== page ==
There’s a lot going on in this 58 sq ft (5.4 sq m) cockpit. There are two aft facing jump seats that are the easiest I’ve seen to deploy and store. Fresh and raw water washdowns are standard. A 40-gallon (151.4 L) insulated, lighted livewell with 1100-gph (4163 Lph) magnetic drive pump and starboard bait prep station with sink, cutting board highlight both flank the heavy duty RTM fiberglass transom door. The bait prep station can be swapped out for an optional second 40-gallon (151.4 L) livewell. Of course there are the usual flush-mounted rod holders, and under gunwale rod storage, but I also like that the 320 also has small toe rails to tuck your feet under giving you just a little more stability when fighting the fish in a rough sea way.
Having twin hulls has its perks and one of them is the huge dual anchor lockers. They’re quite deep with gutters around the opening to channel water overboard via a drain. Rails are beefy, and in between the hatches is a standard, that’s right… standard, windlass with foot controls, chain, and 22 lb (10 kg) anchor.
Now would be a good place to discuss the options. First has to do with the hardtop. While it's now standard, there is an option to color match the underside to the hull color and a second operating station can be added above as another option. The hardtop, with an opening skylight, can also be fitted with Rupp custom sidemount outriggers with 15' fixed poles or Taco 370 Grand Slam outriggers with 18' telescopic poles. And of course there are the rocket launchers and spreader lights.
Of course the family probably won’t give a fin over the fishing accommodations. As long as the cockpit remains roomy and spacious the great equalizer then becomes the cabin accommodations, and the 320 EC has that covered, and then some.There are two doors flanking the center-mounted helm. To starboard is the wet-head. It is fully fiberglass lined for easy cleanups and roomy enough for even my fattest fishing bud (we all have at least one) to be comfortable whether sitting or standing. From here, a door leading forward goes to the main cabin.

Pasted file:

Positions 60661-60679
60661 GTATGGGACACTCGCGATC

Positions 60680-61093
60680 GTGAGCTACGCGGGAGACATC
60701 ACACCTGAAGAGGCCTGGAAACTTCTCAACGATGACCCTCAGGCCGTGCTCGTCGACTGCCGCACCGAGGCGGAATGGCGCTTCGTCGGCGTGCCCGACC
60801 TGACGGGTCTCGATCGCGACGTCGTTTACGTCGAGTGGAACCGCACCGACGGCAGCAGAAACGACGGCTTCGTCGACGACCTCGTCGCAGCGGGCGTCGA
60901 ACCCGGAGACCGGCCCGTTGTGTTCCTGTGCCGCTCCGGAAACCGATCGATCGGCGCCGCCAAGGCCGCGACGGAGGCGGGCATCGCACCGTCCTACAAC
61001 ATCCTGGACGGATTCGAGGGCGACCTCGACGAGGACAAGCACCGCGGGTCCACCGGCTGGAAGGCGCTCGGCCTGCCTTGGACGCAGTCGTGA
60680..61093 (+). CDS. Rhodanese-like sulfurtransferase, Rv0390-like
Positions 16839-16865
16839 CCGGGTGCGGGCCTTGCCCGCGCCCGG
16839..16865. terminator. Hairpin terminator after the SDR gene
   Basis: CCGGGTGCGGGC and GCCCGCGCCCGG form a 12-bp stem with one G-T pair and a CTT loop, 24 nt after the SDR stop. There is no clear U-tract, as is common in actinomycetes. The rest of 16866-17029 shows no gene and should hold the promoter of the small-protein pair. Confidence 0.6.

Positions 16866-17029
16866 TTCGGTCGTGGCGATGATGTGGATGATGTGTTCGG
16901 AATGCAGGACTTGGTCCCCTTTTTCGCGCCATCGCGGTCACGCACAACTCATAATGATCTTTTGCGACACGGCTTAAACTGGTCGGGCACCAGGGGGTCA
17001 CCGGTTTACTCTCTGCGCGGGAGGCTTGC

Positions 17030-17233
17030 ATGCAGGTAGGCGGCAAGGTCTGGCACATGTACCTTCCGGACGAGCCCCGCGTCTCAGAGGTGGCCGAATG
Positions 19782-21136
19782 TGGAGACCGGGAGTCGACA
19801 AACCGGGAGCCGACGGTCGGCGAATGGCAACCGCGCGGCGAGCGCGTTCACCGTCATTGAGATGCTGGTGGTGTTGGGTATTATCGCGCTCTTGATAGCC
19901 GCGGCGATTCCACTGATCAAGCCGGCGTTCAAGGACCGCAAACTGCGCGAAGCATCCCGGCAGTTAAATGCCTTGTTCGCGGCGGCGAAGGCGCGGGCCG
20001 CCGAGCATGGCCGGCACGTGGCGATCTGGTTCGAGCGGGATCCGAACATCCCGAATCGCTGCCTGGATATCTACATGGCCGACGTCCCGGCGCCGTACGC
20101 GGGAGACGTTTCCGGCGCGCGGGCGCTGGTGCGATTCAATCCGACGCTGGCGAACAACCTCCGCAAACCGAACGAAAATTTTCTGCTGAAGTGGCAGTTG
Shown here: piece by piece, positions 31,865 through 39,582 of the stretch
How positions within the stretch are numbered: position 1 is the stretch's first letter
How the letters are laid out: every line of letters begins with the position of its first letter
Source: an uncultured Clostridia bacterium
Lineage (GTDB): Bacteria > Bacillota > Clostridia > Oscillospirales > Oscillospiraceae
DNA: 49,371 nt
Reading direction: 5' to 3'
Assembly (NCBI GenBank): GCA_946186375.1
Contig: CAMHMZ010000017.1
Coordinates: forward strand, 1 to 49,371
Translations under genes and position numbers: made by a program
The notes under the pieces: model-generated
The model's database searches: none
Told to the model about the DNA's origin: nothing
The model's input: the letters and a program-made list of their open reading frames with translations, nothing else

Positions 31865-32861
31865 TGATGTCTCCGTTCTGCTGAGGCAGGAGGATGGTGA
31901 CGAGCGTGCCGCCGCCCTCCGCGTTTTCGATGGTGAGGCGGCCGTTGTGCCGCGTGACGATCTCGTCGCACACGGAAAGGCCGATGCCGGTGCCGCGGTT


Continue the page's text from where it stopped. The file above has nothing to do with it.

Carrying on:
The main cabin is also accessible directly from the companionway to the port side of the helm. A galley is right at the bottom of the stairs, and while it may be small, it’s just the right size for this boat and its weekend overnights mission. Besides, it’s quite well equipped with the standard galley package consisting of a refrigerator, microwave, electric cooktop, and stainless sink, so no one’s complaining.
Which brings us to the berth. As this is a cat, the cabin is quite wide, spanning the twin hulls. This allows World Cat to add the luxury of a roomy queen-sized berth, with plenty of storage underneath for a weekend away from home. In case you brought the kids along (you fools) then there’s an LCD TV pre-wired for cable and a standard DVD player as well. That’s if the optional stereo with MP3 jack isn’t enough.
There’s also another cabin just aft. While you and I may call this a mid-cabin, World Cat calls it a quarter cabin and that’s probably more appropriate. It takes up the space of one hull, as the head occupies the other, and it holds one person, or two close friends. In other words, if four guys are planning an overnight fishing trip, then some will be on deck unless they’re really good friends (not that there’s anything wrong with that, of course).
While we haven’t tested this 320 EC to verify, World Cat tells us that they do have some performance figures to share. With a Yamaha 300 four-stroke doing the heavy work they report a top speed of 45.6 mph. At that speed they were burning 52.7 gph. Best cruise came in at 3000 rpm and 21.2 mph. Now the fuel burn was down to 13.1 gph and 1.62 mpg.
Clearly World Cat had their act together when they came up with the 320 EC. In my opinion, it meets all the requirements of a fishing and family-friendly boat, and then some. They even managed to add luxury into the mix. And let me say it again… if you have any doubts about how well these boats handle rough seas, then you only need to get out into it just once to be convinced. It’s like nothing you’ve experienced if you’ve only been in a mono hulled boat. Try it.
Standard and Optional Features
|Washdown: Fresh Water||Standard|
|Washdown: Raw Water||Standard|
Boats More Than 30 Feet